The story that you are about to hear has been 161 years in the making. The year was 1858 when David Duey was laid to rest, and 22 years later his lovely wife Mary was laid beside him. Ten little tombstones set waiting for their children to be buried with their parents, but for one reason or another the children’s bodies were never brought home to the parent’s gravesite.
I’m sure you all remember the story of the restless spirits of Sugar Creek.
That story did so much more than just touch the hearts of the people of Lincoln County – it reached all the way over into Edwardsville, Illinois, straight to Jim Duey, the great-great-great-grandson to David Duey.
Here about two weeks ago I received a call from a man saying that he had read the story of the Sugar Creek spirits, and that he was one of the descendents of David and Mary. He asked me if I could draw him a map and said that he would try to find his way to it, somehow.
I told him, “No, way. I started this story and I am going to see it through to its end. I will take you out there personally.”
Now Jim was really excited about that. He told me that he had heard about his ancestor’s graves all of his life, but no one actually knew where they were at. It had been shrouded in mystery for all these years!
I told Jim to come on over whenever he was ready and I would show the graves to him.
With a chilly wind blowing, I met Jim in person at the Ranger Station on Oct. 22 in Cuivre River State Park, around ten in the morning.
We greeted each other and made small talk for a few minutes, but I knew what was on Jim’s mind. He wanted to see the graves.
Back into the State Park and deep into the woods we went, once again looking for the final resting place of David and Mary Duey.
My first trip out there almost killed me, but to unite this man with his long-lost relative was certainly something that I would do this hike again for. It was a long hike and we were both worn out by the time we finally got there.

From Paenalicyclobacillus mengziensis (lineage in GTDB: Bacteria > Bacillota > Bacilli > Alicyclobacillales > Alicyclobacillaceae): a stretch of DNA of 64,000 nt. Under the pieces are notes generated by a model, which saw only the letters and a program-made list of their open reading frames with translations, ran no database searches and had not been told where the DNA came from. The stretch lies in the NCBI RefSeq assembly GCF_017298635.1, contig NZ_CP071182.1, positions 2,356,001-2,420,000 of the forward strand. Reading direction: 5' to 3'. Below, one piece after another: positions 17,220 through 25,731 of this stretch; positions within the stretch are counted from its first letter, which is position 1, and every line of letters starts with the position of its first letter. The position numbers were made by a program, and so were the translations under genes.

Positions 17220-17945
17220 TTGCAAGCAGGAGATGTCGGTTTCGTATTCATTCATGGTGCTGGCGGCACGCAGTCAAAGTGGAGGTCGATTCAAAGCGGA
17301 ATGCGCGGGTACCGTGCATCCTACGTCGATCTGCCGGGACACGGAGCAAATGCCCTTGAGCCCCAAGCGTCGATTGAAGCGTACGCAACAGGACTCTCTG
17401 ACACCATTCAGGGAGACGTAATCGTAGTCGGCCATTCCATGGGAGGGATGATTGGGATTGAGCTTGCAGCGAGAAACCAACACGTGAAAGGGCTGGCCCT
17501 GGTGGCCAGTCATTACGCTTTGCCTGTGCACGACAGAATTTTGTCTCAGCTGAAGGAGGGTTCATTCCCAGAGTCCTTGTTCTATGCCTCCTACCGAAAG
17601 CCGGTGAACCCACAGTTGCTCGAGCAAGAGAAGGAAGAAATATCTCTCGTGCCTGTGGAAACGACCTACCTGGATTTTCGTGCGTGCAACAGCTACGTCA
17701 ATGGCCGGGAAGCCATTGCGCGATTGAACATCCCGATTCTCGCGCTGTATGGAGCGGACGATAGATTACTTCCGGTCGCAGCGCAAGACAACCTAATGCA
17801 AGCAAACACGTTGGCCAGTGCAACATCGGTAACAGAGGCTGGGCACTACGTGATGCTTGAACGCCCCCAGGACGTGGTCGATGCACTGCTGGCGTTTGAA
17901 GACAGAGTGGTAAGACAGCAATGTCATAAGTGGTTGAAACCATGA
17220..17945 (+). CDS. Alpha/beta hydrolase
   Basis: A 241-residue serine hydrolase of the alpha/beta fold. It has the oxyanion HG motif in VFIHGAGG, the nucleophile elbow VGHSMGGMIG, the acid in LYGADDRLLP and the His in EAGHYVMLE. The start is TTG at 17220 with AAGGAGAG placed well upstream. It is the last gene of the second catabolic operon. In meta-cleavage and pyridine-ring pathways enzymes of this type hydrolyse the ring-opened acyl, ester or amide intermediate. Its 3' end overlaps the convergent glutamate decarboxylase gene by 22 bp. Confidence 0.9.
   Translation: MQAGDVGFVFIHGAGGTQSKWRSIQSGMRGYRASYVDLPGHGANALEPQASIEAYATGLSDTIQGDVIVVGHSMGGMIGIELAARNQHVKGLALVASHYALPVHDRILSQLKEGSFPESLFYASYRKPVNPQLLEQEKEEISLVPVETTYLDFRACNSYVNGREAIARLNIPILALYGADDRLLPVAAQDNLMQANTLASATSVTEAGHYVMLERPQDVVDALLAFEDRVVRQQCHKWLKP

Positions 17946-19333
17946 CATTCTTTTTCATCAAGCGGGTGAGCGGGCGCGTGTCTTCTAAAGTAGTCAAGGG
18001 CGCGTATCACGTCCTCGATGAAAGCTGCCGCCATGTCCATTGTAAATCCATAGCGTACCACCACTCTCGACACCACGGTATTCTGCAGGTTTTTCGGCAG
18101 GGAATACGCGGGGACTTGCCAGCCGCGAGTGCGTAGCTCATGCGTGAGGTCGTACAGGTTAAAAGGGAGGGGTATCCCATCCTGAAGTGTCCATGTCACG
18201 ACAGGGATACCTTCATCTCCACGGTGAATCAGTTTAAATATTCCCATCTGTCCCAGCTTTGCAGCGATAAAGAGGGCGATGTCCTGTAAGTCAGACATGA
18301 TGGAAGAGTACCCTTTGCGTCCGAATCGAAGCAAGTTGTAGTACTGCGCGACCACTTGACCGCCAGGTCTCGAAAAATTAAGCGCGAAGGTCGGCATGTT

As we approached the graves I was as Jim’s eyes brighten with a light of happiness.
It was almost as if he was reborn with a burst of energy. I knew that he felt a warmness come over his body in the moment as we stood there in silence just looking at the graves, I could feel the warmth too. Jim Duey had finally found what he had been searching for, for many years.
I could tell that it was a very emotional moment for him, as Jim pulled a bouquet of flowers from his backpack and placed them on David’s grave, and then he pulled out a second bouquet and placed those on Mary’s grave.
At that moment I could feel the tears begin to well up in my eyes, I held them back even though I knew that the man at the gravesides felt the same way too. We stood in a revered silence for at least ten minutes before Jim turned to me and said that he was ready to go.
Back at our cars we talked briefly and Jim said that he was going to bring his daughters and his brother out so that they could see them too.
He told me how he might even like to look into have the stone re-surfaced.
Soon we said our good-byes and got into our cars. It was after 1:30 p.m. in the afternoon as I began to pull away.
The time of silence spent at the gravesite lingered in my mind, and I knew that It would be in Jim’s too.
I believe that there is a reason to everything that happens in life. There was a reason that I wrote that story, and there is a reason that Jim had to come to Missouri and visit his long lost grandparent’s graves.
So reasons we can know and others we may never have the answer for. As I think on life’s many reasons, I do think that the restless spirits of Sugar Creek are finally at peace after 161 years.
“To every thing there is a season, and a time to every purpose under the heaven.
A time to be born, and a time to die; a time to plant, and a time to pluck up that which is planted; A time to kill, and a time to heal; a time to break down, and a time to build up; A time to weep, and a time to laugh; a time to mourn, and a time to dance; A time to cast away stones, and a time to gather stones together; a time to embrace, and a time to refrain from embracing; A time to get, and a time to lose; a time to keep, and a time to cast away; A time to rend, and a time to sew; a time to keep silence, and a time to speak; A time to love, and a time to hate; a time of war, and a time of peace.”
If you know of any urban legends, haunted houses or haunted barns call Norm McFadden at (636) 233-6878. For more works by Norman Mcfadden visit PolstonHouse.com.